The intricacies of filing US expat taxes can be complex, especially when it comes to ensuring you save the most money each year. Fortunately, many expats find they don’t owe taxes due to the credits, deductions and exclusions made available to Americans abroad. However, there are a segment of individuals who may be subject to the Alternative Minimum Tax (AMT), which is an alternate method of taxation that typically affects wealthy Americans. Here is the US expatriate tax help you need for understanding the AMT.
What is the Alternative Minimum Tax?
The Alternative Minimum Tax (AMT) was introduced in 1969 in response to many Americans being able to eliminate their US tax liability entirely. The AMT most commonly affects wealthy individuals, and in recent years, has affected a growing number of US expats. A quick US expatriate tax help tip: as a US citizen or national, you will pay either the regular income tax (learn more about filing Form 1040 here) or the AMT, whichever is greater.
- The AMT is calculated as a flat rate on total income.
- You cannot include itemized deductions before your AMT is calculated.
- Other deductions and credits are limited and some are not allowed in calculating the AMT.
There are certain exemptions from total income in your AMT calculation, adjusted for inflation when necessary. For the 2016 tax year, the exemptions are as follows:
- Married Filing Jointly: $83,800
- Married Filing Separately: $41,900
- Single or Head of Household: $53,900
- Have dependents? You can also take a $4,050 exemption on their behalf.
Another important US expatriate tax help tip! It’s important to note that these exemptions start to phase out once you exceed a specified threshold:
- Married Filing Jointly: $159,700
- Married Filing Separately: $79,450
- Single or Head of Household: $119,700
Determining AMT Liability
Once you’ve taken the exclusions that are applicable to your situation from your adjusted gross income, you can calculate your AMT liability for your US Tax Return. This will be based on your filing status and tiered based on income. When you pass one of the specified thresholds (noted above), you’ll be taxed at the high rate as follows:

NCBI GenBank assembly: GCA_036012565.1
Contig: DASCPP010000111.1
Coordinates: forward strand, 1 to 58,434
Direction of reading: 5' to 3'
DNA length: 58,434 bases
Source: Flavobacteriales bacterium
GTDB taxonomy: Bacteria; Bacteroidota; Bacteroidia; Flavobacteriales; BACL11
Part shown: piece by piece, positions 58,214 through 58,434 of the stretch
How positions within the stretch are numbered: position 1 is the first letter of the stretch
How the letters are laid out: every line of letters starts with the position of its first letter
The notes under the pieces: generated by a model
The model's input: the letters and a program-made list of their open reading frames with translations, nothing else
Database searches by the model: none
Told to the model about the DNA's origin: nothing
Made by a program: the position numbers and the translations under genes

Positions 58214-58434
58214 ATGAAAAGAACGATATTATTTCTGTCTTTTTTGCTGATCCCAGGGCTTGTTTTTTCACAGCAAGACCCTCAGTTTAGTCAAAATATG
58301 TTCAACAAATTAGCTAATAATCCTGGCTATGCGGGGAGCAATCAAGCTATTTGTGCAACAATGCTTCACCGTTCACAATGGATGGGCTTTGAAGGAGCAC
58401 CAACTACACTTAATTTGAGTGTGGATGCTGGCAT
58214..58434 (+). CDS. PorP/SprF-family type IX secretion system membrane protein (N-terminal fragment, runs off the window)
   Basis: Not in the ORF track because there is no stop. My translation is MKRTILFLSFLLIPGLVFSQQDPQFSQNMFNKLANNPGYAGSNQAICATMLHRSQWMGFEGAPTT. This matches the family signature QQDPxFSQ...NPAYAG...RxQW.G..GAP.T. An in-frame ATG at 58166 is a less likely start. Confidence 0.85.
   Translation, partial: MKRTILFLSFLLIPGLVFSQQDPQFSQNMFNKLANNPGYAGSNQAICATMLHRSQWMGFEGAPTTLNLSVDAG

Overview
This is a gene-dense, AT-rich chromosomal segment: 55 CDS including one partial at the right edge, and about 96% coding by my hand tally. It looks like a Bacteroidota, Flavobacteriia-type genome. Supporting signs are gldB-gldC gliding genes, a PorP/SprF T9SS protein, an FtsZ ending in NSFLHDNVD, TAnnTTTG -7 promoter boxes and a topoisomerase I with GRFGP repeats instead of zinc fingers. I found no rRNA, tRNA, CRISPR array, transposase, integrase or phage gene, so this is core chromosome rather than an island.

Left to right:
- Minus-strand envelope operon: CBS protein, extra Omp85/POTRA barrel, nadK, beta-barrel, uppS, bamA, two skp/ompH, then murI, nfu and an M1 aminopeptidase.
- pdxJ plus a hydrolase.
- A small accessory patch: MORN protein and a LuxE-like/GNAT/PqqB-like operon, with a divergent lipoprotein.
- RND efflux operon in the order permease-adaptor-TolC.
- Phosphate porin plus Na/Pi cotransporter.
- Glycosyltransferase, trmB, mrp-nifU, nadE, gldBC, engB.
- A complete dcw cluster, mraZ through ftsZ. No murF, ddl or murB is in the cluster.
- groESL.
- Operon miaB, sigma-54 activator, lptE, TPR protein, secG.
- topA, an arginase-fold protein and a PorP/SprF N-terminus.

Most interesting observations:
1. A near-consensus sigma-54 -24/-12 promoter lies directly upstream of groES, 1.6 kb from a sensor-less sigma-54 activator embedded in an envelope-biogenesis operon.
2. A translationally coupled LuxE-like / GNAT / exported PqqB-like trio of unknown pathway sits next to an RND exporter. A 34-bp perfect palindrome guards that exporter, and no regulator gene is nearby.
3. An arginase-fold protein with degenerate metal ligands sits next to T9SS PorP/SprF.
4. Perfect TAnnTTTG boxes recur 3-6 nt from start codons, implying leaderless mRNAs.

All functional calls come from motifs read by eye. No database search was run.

- Single or Married Filing Jointly
- From $0-$186,299: 26%
- Above $186,300: 28%
- Married Filing Separately
- From $0-$93,149: 26%
- Above $93,150: 28%
Need US expatriate tax help with calculating the AMT? The IRS offers a tool that can assist you with figuring whether you should pay the AMT and how much you would owe.
AMT Facts for US Expats
Americans abroad are typically eligible for several big credits, deductions and exclusions (click here to learn more about these big money-savers for your expat taxes) that help prevent double taxation between the US and your host country. Therefore, expats who are considered wealthy by the IRS may be subject to the AMT.
US expatriate tax help tip! If you must pay the AMT, you cannot apply the Foreign Earned Income Exclusion or the Foreign Housing Exclusion/Deduction to your adjusted gross income. You may, however, be eligible to use the Foreign Tax Credit, albeit using a different calculation than the dollar-for-dollar credit most expats would use. You can learn more about the Foreign Tax Credit in this article.
The AMT has increasingly been affecting US expats who fall into the middle class category, since the IRS hasn’t adjusted the AMT for inflation. If you need help understanding your requirements or calculating the AMT, it’s a good idea to consult with a tax professional for expat tax advice to ensure you meet your expat tax obligations. For more ways to save on your expat taxes, download our guide for Americans working overseas.
Need US Expatriate Tax Help?
Our team of expat-expert CPAs and IRS Enrolled Agents are here to help make the process of filing expat taxes a hassle-free experience. Get started with us today and cross taxes off your to-do list ahead of the expat tax deadline!